The Supplementary Material for this article can be found online at: https://www.frontiersin.org/articles/10.3389/fmicb.2020.00269/full#supplementary-material

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Keywords: malaria parasite transmission, Plasmodium falciparum, Anopheles coluzzii, ookinete maturation, time course of zygote development, developmental bottleneck

Citation: Siciliano G, Costa G, Suárez-Cortés P, Valleriani A, Alano P and Levashina EA (2020) Critical Steps of Plasmodium falciparum Ookinete Maturation. Front. Microbiol. 11:269. doi: 10.3389/fmicb.2020.00269

Received: 21 November 2019; Accepted: 06 February 2020;
Published: 17 March 2020.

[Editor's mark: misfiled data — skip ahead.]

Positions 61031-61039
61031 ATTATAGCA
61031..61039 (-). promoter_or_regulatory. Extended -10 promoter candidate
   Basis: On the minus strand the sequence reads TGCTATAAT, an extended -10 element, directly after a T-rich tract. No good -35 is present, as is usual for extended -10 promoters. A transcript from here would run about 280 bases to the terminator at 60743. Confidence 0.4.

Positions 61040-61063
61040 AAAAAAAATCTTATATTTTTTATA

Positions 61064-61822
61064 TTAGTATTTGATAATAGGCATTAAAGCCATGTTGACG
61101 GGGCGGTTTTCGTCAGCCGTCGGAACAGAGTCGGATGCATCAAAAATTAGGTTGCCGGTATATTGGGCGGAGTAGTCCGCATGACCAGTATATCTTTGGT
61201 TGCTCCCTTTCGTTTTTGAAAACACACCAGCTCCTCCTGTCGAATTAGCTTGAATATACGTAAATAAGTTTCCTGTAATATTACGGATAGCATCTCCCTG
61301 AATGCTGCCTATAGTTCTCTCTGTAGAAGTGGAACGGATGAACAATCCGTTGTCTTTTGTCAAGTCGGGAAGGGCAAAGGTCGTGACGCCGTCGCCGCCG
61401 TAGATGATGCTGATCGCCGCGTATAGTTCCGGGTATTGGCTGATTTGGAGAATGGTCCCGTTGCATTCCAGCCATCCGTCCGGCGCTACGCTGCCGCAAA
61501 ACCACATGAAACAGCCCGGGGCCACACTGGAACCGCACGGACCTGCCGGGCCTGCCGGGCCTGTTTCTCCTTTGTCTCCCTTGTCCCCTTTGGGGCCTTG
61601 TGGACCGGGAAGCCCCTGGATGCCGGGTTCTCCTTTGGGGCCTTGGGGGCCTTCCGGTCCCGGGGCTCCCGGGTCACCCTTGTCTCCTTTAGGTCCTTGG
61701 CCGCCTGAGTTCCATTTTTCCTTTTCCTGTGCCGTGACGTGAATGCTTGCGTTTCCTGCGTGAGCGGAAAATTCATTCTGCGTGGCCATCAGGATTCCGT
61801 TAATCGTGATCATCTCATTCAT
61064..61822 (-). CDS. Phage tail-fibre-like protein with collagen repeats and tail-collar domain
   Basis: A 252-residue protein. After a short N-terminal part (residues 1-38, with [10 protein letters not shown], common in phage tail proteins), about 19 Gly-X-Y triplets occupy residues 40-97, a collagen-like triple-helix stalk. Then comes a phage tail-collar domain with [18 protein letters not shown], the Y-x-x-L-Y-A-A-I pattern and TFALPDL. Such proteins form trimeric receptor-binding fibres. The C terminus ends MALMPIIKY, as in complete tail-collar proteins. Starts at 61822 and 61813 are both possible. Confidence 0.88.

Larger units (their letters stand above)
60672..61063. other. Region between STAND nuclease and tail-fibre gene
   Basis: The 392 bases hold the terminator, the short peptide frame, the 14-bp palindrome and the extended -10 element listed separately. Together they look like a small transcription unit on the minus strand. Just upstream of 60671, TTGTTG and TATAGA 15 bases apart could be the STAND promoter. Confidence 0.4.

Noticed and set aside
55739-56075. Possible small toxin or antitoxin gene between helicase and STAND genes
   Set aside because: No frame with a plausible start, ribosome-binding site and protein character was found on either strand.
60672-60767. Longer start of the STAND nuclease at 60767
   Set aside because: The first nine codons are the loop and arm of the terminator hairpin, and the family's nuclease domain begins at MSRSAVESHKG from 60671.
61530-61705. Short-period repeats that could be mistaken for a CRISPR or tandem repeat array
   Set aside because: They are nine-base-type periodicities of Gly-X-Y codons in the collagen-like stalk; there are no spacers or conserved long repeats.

Edited by:

Rhoel Dinglasan, University of Florida, United States

Reviewed by:

Michael Delves, University of London, United Kingdom
Ryan Smith, Iowa State University, United States
Henrique Silveira, New University of Lisbon, Portugal

Copyright © 2020 Siciliano, Costa, Suárez-Cortés, Valleriani, Alano and Levashina. This is an open-access article distributed under the terms of the Creative Commons Attribution License (CC BY). The use, distribution or reproduction in other forums is permitted, provided the original author(s) and the copyright owner(s) are credited and that the original publication in this journal is cited, in accordance with accepted academic practice. No use, distribution or reproduction is permitted which does not comply with these terms.

*Correspondence: Pietro Alano, pietro.alano@iss.it; Elena A. Levashina, levashina@mpiib-berlin.mpg.de

These authors have contributed equally to this work